United States prosecutors have ruled to bring four federal charges against Ahmad Khan Rahami following the weekend bombing of Chelsea in Manhattan, including the use of weapons of mass destruction, bombing a public place, destruction of property, and using a device with the intent of violence, according to a Reuters report. These new charges will be added to the suspect's previously existing charges, which include the attempted murder of a police officer, and several other counts related to the gun battle that ensued when the suspect was taken into custody on the morning of Sept. 19. His bail is reportedly set at a staggering $5.2 million.
In addition to the charges ruling, the federal court complaint says that 28-year-old Rahami began his terroristic journey on Sept. 17, when he allegedly planted a pipe bomb and triggering cell phone in Seaside Park, New Jersey. That bomb, placed alongside a route of a 5-kilometer run, exploded around 9:35 a.m. The suspect then moved to the west side of Manhattan, planting and detonating a bomb along 23rd Street around 8:30 p.m. While the first explosive did not cause any bodily harm, the bomb in Chelsea injured 29 individuals and caused millions of dollars in property damage.
Several other explosives were found in both New York and New Jersey in the following hours, with five additional pipe bombs located by police Sunday evening near an Elizabeth, New Jersey train station.
As further information emerges surrounding the bombings, prosecutors are combing through the details of the suspected bomber's life. According to a report from The New York Times, Rahami's father approached the police in 2014, telling officials that he believed his son was involved in terrorism. A review was conducted by the Federal Bureau of Investigation (Rahami was not interviewed during the probe), but did not lead to the discovery of any terroristic ties and was closed after several weeks. In a statement, the agency remarked that: "The FBI conducted internal database reviews, interagency checks, and multiple interviews, none of which revealed ties to terrorism."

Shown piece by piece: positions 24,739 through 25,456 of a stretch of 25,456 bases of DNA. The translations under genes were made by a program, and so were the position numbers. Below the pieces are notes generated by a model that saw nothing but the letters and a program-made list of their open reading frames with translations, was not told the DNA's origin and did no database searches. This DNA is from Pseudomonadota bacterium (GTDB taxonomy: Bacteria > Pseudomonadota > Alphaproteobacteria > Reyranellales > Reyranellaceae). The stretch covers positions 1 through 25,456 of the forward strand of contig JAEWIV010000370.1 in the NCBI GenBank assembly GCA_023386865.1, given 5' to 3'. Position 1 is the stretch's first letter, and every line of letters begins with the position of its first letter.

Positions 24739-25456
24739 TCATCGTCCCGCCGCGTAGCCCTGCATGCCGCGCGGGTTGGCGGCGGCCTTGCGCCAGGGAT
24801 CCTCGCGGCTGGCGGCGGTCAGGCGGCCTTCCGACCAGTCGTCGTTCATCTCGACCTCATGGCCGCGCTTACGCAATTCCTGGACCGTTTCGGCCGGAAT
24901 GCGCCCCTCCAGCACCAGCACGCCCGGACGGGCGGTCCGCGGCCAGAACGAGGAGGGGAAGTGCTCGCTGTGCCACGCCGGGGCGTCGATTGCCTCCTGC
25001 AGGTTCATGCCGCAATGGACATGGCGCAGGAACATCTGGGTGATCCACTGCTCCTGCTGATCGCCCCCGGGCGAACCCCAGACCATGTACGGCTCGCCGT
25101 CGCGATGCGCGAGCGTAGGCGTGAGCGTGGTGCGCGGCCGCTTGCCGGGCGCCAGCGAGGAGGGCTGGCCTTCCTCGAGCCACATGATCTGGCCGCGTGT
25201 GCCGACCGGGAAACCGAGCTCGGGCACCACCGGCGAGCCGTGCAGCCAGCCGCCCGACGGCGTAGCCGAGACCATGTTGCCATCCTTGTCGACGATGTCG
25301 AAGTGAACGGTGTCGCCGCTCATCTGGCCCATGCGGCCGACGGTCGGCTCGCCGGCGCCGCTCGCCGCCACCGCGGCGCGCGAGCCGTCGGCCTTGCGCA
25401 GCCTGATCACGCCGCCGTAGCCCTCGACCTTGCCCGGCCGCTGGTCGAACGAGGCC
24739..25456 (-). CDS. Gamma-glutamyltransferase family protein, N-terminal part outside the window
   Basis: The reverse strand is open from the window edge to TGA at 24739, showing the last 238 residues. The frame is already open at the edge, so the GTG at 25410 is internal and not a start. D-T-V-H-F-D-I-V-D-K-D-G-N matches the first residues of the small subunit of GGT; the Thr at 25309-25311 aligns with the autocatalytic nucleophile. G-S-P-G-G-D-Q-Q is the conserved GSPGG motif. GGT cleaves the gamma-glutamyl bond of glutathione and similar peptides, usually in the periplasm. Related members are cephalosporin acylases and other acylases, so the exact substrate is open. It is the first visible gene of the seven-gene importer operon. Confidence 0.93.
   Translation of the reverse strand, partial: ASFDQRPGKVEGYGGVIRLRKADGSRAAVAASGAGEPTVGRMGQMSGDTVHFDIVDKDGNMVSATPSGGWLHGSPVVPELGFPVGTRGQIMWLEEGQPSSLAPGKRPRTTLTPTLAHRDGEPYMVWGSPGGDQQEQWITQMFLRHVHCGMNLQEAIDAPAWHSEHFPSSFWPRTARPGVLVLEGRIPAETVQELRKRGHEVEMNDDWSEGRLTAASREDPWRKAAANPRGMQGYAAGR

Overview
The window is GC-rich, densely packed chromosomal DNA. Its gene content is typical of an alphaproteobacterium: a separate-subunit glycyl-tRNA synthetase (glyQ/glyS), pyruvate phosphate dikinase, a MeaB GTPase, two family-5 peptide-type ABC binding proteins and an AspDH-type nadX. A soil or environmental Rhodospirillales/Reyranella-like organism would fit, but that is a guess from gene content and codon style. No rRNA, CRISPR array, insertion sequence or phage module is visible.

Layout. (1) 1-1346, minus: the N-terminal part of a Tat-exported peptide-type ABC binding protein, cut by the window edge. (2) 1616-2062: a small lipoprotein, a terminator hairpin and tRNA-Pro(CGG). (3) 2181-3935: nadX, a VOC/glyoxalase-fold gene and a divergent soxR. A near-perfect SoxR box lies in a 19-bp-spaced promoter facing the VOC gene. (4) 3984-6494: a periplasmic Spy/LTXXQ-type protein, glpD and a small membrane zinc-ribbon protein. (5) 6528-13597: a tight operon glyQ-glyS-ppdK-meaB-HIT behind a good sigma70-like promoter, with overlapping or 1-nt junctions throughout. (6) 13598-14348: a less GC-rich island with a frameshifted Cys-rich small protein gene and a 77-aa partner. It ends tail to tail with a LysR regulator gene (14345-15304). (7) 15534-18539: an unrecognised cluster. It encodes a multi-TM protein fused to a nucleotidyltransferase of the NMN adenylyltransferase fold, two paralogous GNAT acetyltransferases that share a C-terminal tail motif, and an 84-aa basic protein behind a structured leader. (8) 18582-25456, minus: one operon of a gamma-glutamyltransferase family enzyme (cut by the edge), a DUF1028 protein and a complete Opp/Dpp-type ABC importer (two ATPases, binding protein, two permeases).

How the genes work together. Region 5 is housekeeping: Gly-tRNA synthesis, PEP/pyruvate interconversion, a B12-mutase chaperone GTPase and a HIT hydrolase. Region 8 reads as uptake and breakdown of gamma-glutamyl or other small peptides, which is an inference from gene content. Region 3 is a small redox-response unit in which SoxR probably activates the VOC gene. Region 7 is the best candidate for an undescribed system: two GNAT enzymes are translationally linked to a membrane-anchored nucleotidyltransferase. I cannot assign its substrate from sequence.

Officials are likewise still searching for a motive for the attacks. Questions circulate regarding the alleged suspect's possible allegiance to jihadist principles, as officials located a notebook belonging to Rahami that contained messages of support for al Qaeda leaders. The notebook, officials say, had been pierced by a bullet and was smeared in blood. Investigators are also looking into the possibility of a co-conspirator in the attacks.